No one is happy giving up 39 points to anyone. I don't care what opponent it is, it's not a good look when your hopes to make the college football playoff rely on a bunch of people in a room arguing over small details.
There are plenty of reasons behind why the Notre Dame defense gave up 39 points to Navy, as burger23 did a great job of breaking down. One thing that stood out to me watching the game live was the lack of tackles made by the cornerbacks. Some of that had to do with Cole Luke and Cody Riggs making sure the Irish weren't burned by the pass, but there was also an element of them getting blocked and staying blocked.
Playing against a team like Navy means that every player on defense is never going to get a free pass. They are going to make you earn it and I didn't feel that the corners did a good enough job of fighting through blocks to help in run support on Saturday night.
I didn't think it would happen, but this game made me miss having a player like Bennett Jackson. He was not the best cover guy, but he was a physical football player and strong tackler. Don't get me wrong, I really like the job Luke and Riggs have done overall this year and I feel they are both superior in coverage to Jackson. But Jackson had more of an edge to his game that is not seen in corners too often.
When watching film of cornerback commit Ashton White, I see that same kind of edge and competitive fire that I saw from Jackson. He fights through blocks and goes for broke when he tackles receivers and running backs. He looks solid in coverage and is fluid in his transitions, but the thing that makes me excited for his future is his aggressiveness.
Here's three examples from his most recent game against Gonzaga Prep (current Irish cornerback Devin Butler's high school) that demonstrates the mentality that I'm talking about:
The first play is just an average screen play out to the wide receiver. You can see that White is lined up in off-coverage and the inside receiver is headed straight to block him.
White doesn't avoid, he attacks the blocker.
The ball was incomplete, so White didn't have to make a tackle, but he was ready to do so because he put the receiver on his butt. That's rare. You just don't see corners take on blocks like a linebacker taking on an iso from a fullback.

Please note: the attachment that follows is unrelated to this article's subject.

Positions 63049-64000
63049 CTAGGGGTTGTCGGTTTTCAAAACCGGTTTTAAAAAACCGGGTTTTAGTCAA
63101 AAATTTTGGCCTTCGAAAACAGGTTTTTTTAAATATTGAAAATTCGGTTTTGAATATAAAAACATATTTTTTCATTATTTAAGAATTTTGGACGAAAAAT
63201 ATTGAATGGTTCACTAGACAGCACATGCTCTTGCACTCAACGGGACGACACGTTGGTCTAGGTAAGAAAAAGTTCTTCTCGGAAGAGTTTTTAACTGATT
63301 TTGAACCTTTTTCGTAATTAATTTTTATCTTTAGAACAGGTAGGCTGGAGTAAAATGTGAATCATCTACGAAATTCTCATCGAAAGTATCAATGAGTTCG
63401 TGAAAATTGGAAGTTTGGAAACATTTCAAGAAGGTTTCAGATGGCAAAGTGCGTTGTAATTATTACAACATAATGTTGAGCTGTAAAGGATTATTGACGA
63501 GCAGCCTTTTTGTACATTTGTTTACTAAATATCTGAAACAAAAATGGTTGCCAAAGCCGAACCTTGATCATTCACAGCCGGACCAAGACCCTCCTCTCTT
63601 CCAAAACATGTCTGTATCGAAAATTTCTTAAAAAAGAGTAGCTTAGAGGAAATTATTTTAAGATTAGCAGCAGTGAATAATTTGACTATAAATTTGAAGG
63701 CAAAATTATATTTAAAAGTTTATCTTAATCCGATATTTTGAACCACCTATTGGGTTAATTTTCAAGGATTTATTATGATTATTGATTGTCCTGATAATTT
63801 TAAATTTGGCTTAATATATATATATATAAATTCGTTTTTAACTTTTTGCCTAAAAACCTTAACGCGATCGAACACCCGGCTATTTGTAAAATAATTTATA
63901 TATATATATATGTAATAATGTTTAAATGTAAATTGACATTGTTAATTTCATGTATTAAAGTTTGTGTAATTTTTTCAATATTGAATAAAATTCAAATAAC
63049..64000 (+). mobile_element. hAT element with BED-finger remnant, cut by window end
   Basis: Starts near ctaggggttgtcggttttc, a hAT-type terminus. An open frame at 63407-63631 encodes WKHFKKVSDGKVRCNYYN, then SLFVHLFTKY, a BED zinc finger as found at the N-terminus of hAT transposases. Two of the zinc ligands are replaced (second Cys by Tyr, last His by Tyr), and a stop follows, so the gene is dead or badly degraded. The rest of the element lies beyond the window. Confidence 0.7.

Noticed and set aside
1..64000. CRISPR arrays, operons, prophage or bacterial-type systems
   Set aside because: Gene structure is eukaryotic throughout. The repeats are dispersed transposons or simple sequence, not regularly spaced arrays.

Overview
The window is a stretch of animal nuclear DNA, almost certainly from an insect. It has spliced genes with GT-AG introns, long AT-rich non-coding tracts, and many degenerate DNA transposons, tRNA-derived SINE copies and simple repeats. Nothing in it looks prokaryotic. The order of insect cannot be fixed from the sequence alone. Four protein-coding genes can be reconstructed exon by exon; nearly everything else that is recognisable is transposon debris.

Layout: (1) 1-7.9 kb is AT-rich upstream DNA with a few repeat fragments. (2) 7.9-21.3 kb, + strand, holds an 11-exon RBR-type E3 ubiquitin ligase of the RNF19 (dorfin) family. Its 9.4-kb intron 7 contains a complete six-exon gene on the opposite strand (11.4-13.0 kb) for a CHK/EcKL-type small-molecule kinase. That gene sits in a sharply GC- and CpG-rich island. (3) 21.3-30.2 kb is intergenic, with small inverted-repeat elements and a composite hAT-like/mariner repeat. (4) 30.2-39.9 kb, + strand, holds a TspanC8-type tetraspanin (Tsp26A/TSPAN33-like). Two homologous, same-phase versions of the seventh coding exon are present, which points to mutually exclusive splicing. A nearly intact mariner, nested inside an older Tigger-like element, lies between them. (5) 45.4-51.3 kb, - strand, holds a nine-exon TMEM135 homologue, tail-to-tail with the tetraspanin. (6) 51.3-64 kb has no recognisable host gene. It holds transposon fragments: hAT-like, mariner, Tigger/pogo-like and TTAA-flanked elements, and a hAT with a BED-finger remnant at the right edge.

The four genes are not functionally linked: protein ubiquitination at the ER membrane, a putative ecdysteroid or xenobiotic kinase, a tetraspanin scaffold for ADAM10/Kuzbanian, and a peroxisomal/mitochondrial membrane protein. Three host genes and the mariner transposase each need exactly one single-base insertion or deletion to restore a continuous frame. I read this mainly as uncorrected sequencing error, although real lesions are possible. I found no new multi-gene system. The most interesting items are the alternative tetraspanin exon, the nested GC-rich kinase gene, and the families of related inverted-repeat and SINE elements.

The next play is BVG special. White is creeping up to blitz.
He times it perfectly and is able to make himself skinny to get through the line.
White finishes the play by making the tackle from the backside. This is less about him being someone that can blitz. Obviously that's something you see from a lot of corners. It's the fact that he goes through the B gap and not off the edge. A lot of other corners get caught up and are tentative if asked to mix it up inside through the forest of offensive linemen, but not White.
This last play is not White's finest play in coverage, but it's the way he fights back to make up for getting beat that is impressive. He's beat on an inside with a slant route and must hustle to get back and make the tackle.
He catches the receiver, but he's still competing to win the play and is able to strip the football.
The ball is on the ground. His team recovers. He got beat, but more than made up for it because he kept competing.
I know that it's not enough to play aggressive if you don't have the athleticism to go with that, but I believe White has that. And if that turns out not to be the case later down the line, he certainly has the right kind of mentality to be a productive player at safety as well.
Prior to committing to Notre Dame, White was committed to Viriginia Tech. Virginia Tech may not be where they were before with their program, but they have always done a great job identifying defensive backs that are fast, physical, and highly competitive. They send a lot of players to the league from their secondary.
White fits the mold of a Virginia Tech defensive back and adding him to the Notre Dame secondary should help bring more of an edge back to the cornerback position and to the defense in general.